Richmond has acquired a reputation in some circles as the kind of town to avoid, and Interstates 64 and 95 make it possible to buzz right by.

But things are changing in what was once considered a conservatively stodgy, dingy city. So if you enjoy cocktails, good food and entertainment in a fun-artsy environment, you'll be missing a treat if you fail to detour a few blocks off the highways.

Plans are well under way for a multimillion-dollar office and hotel complex along the James River--the James Center Project--and a massive business and hotel area on Broad Street, Richmond's deteriorating former main thoroughfare.

Meanwhile, there is Shockoe Slip besides the river and just off the interstates. Shockoe is the old warehouse section in Virginia's capitol. It boomed when the city was born, burned during the Civil War, and was rebuilt in the late 1800s, only to become dormant again early in this century.

Major efforts are being made to bring retail shops and offices into Shockoe to create a Georgetown-type section along a two-block exposed-brick section of East Carey Street.

The historically picturesque area has already flowered with a dozen artsy restaurants offering a variety of quality cuisine, and bistros and pubs which feature dancing and entertainment ranging from folk guitarists to rock and progressive jazz. For the first time in years one can bar hop, dine and be entertained--with a wide variety of choices--all within a two-block area in Richmond.

It is reminiscent of Old Town Alexandria and, in fact, entrepreneurs from Old Town have established four restaurants in old warehouses since the area began its rebirth in 1973, when Sam Miller's Seafood Exchange opened at the corner of 13th and East Carey streets. Miller's features fine food in a picturesque setting at street level, and has an intimate lounge and live entertainment in the basement.

About the same time as the appearance of Miller's, another restaurant, Gatsby's, was established on the opposite corner. Both were immediate successes and other investors quickly followed, the most recent being Il Porto and The Fish Market, opened by the owners of restaurants by the same name in Old Town Alexandria.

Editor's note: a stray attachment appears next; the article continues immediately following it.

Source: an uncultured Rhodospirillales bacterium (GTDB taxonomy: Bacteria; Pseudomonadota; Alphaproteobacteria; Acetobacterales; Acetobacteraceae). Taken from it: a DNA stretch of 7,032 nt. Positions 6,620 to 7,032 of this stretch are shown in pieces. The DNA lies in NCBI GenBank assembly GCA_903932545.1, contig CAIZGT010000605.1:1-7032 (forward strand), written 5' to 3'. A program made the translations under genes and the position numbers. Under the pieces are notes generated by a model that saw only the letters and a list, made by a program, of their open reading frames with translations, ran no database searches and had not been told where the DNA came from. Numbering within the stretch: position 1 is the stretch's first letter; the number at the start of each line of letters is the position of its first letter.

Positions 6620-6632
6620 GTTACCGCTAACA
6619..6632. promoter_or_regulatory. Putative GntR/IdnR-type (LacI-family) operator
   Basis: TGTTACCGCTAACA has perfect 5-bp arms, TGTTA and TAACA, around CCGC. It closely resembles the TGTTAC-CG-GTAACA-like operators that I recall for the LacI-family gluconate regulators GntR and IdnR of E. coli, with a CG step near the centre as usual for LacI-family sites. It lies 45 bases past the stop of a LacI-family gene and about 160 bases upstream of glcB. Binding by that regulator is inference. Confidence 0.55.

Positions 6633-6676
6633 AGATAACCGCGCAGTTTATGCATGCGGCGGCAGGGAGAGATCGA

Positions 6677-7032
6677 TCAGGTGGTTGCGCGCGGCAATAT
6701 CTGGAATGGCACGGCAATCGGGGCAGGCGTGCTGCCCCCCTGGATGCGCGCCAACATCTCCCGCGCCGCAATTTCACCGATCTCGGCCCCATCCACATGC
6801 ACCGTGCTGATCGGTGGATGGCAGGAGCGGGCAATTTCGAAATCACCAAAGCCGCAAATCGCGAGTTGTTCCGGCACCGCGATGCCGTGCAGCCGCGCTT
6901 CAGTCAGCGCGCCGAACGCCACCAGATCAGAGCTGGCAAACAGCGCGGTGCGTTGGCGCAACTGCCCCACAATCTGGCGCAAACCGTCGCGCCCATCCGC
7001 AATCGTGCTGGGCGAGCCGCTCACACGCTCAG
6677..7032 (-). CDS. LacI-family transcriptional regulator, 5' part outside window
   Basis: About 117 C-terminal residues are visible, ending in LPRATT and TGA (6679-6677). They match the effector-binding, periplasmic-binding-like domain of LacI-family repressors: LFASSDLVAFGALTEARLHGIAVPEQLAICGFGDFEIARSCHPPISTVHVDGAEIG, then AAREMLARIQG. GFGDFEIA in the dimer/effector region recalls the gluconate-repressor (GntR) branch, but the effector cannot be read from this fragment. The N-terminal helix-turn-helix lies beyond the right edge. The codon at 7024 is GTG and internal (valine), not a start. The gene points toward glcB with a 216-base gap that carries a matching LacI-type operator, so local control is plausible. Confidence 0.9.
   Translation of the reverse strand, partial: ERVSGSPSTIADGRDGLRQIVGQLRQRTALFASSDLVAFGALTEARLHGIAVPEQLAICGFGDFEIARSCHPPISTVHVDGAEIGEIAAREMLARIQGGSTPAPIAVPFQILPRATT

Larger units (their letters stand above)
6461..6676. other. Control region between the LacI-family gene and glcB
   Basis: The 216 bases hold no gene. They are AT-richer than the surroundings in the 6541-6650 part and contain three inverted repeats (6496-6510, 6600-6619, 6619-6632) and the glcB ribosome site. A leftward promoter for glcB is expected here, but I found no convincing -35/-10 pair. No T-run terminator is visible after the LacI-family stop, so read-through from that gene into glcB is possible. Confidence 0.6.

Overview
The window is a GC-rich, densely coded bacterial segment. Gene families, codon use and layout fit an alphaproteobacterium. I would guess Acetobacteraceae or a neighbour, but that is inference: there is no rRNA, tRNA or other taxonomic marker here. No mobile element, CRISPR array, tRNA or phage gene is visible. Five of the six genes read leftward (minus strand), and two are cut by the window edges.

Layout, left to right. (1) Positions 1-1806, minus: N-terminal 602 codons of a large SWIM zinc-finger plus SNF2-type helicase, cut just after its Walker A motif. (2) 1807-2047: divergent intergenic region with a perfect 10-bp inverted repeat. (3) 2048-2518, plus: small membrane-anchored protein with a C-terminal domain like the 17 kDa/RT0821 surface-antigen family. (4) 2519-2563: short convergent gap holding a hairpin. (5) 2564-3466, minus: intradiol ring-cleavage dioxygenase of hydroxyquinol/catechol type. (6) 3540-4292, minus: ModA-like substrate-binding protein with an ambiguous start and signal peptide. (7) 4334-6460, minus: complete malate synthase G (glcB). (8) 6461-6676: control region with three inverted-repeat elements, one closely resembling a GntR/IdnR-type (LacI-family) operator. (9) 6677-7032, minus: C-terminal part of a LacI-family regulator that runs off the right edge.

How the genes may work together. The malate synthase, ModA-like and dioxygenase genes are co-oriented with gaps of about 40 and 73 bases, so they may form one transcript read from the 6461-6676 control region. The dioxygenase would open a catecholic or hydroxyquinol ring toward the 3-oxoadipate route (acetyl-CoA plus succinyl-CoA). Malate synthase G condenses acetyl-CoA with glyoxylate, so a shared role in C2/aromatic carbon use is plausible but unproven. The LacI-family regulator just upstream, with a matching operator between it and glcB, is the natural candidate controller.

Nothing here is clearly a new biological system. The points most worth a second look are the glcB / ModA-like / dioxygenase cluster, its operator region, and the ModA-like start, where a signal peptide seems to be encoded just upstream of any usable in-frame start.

These last two offer good, inexpensive seafood and Italian cuisine and feature a lounge and dance floor upstairs with an excellent Top 40s band called ''Tight.'' The Fish Market, incidentally, pours one of the biggest mixed drinks for the price in Shockoe Slip--or almost any other area.

Prices, by the way, are one of the most pleasing aspects of the entire area's bubbling night life. It's hard to spend more than $13 for a dinner anywhere; most menus have top prices of $7 for meals and during happy hours drinks cost a buck in some places.

Miller's has been acquired by Cline Enterprises, which has business interests in Alexandria and has opened yet another establishment--Going Bananas--in Shockoe. Bananas features rock music and is popular with the city's college crowd.

By far the most expensive and popular restaurant in the area is The Tobacco Company, a block up from Miller's at 12th and East Carey. It was opened in 1977 at an estimated cost of $750,000, but several people now say the investment has grown to twice that amount. The Tobacco Company features three floors of intriguing greenery, antiques and memorabilia from around the country. Unfortunately, it also provides the most miserly drinks (better order three if you anticipate one good martini on the rocks) and disinterested hostesses.

Aside from those shortcomings, however, the restaurant is a visual delight and the food is excellent. A particularly pleasant surprise is that you can get a Caesar's salad for one with the standard price of the meal. The Tobacco Company's owners have acquired Gatsby's and the 1302 down the street, both of which currently are being remodeled.

Other restaurants along the two-block strip include Tortilla Flat, The Bus Stop and The Warehouse. Around the corner on 12th Street is Matt's Shockoe Pub, featuring light English fare, and the 12th Street Rag, a deli.

The area draws young and older professional people and hordes of college students. Dress ranges from jeans to formal, but it seems that dress doesn't matter, since you are greeted everywhere.

Roseberry, a former editor, is a production official with The Post.